(For the fish)
6 snapper fillets, 5 to 6 ounces each, skin on
3/4 cup harissa (I used store bought)
1 bunch watercress, cleaned, tough stems removed
1/2 lemon, for juicing
(For the roasted beet salsa)
2 bunches of beets (I used one bunch of red and one bunch of yellow)
1/2 cup extra-virgin olive oil
2 teaspoons finely diced shallot
2 teaspoons grated fresh ginger
1 teaspoon finely diced jalapeno
1/2 teaspoon minced garlic
1/4 cup minced fresh mint
1/4 cup minced fresh cilantro
2 teaspoons lime juice
(For the caramellized carrot puree)
2 pounds carrots, peeled and cut into 1/4 inch rounds
A handful of cilantro stems, plus 1/4 cup leaves
3/4 cup extra-virgin olive oil
1 cup diced white onion
Kosher salt and freshly ground black pepper
First of all, coat the fish with the harissa. (Note: The harissa I used was a bit dry, so I just added a tablespoon of so to loosen it up and make it easier to spread into the fish)
Cover and refrigerate for at least 4 hours.
Next we roast the beets. Preheat the oven to 400 degrees F. Cut the greenery off the beets, leaving 1/2 inch of the stem still attached. If the beets are different sizes, slice the larger ones in half. Clean the beets well, and toss them with 2 tablespoons olive oil and 1 teaspoon salt. Place the beets in a small roasting pan with a splash of water in the botttom.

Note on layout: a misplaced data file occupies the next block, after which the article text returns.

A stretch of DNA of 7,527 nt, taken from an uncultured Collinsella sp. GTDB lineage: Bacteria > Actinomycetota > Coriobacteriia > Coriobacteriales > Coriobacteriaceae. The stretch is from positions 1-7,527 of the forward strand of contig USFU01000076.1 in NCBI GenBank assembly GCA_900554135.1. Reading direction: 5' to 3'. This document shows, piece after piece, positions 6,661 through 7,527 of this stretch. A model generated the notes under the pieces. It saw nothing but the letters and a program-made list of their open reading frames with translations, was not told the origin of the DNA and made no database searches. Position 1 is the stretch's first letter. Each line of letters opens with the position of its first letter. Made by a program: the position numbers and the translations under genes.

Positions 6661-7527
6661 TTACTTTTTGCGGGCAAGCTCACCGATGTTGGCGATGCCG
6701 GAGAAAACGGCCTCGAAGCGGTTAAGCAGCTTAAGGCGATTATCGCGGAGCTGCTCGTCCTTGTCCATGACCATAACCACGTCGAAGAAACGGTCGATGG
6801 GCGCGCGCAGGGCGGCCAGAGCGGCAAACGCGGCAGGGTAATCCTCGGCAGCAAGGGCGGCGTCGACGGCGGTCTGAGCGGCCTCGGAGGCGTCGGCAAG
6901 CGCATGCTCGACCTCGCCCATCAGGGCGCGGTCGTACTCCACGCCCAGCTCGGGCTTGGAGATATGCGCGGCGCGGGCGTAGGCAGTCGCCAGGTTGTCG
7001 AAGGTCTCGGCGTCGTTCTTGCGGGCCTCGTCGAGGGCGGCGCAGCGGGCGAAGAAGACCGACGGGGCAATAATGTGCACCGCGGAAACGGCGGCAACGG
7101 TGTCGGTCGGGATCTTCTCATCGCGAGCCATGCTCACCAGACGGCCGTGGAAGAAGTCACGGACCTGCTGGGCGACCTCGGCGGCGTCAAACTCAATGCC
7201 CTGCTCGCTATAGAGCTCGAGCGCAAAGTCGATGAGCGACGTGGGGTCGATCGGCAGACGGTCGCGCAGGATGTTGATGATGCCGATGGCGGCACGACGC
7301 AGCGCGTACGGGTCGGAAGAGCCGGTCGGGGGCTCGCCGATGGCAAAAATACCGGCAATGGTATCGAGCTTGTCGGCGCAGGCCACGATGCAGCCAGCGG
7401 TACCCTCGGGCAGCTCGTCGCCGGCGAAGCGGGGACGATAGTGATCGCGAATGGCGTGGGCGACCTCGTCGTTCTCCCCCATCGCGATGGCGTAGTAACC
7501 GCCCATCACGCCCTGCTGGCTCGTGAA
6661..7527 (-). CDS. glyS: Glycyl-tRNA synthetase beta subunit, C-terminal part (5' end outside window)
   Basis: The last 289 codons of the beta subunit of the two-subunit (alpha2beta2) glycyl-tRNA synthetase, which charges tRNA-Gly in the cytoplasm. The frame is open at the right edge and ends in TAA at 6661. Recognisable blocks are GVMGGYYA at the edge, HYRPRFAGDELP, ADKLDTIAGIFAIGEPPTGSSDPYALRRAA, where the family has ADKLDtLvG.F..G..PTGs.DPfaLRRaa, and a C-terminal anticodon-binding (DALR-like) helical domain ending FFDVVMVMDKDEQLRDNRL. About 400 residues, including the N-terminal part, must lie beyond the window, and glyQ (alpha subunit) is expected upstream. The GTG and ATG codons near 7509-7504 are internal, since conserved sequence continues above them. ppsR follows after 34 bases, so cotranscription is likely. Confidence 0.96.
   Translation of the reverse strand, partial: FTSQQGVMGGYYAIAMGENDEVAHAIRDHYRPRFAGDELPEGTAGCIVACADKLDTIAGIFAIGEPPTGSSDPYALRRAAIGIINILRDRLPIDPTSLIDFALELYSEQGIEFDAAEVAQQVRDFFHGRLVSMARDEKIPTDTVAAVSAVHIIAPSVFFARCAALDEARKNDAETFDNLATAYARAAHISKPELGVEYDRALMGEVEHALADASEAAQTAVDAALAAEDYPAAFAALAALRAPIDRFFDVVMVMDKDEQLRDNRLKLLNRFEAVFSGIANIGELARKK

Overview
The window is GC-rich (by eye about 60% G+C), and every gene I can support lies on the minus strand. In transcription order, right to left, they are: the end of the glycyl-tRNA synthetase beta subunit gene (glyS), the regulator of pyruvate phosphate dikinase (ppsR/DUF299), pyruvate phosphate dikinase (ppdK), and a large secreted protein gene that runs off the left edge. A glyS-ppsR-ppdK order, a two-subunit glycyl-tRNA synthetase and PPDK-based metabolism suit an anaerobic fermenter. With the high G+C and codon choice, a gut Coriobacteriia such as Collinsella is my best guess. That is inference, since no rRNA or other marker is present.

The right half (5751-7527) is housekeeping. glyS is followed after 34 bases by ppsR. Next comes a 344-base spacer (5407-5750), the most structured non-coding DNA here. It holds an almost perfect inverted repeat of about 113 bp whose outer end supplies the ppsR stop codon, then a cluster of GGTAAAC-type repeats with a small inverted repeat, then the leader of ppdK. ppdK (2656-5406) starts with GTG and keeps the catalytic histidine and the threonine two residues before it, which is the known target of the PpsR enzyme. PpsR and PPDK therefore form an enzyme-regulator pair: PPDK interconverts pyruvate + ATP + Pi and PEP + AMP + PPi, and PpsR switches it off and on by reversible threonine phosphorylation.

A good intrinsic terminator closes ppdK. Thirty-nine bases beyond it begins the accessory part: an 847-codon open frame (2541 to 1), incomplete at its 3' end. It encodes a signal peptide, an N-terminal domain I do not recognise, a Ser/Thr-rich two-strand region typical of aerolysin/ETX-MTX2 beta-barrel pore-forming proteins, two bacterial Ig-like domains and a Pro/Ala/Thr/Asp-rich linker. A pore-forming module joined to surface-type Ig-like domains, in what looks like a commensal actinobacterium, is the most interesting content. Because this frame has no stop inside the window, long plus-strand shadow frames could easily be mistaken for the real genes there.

Cover tightly with aluminum foil and roast for about 40 minutes, until tender when pierced. While the beets are roasting, place the shallot, jalapeno, ginger, garlic, mint, cilantro, lime juice and 6 tablespoons of olive oil in a small bowl and stir to combine.
When the beets are done, carefully remove the foil. Let cool, and then peel the beets by slipping the skins off with your fingers.
Dice the beets and add to the herb, ginger, garlic, jalapeno mixture, stirring to combine. Taste for seasoning.
To make the carrot puree, steam the carrots with the cilantro stems for about 20 minutes, until tender.
When the carrots are almost done, heat a large pot over high heat for 1 minute. Pour in 1/2 cup olive oil, and add the onion. Season with 2 teaspoons of salt and a frew grindings of black pepper, and cook the onion for about 5 minutes, stirring often, until it's translucent.
Add the steamed carrots and cilantro leaves and cook another 8 minutes, stirring and scraping the pot with a wooden spoon, until the carrots are lightly caramelized.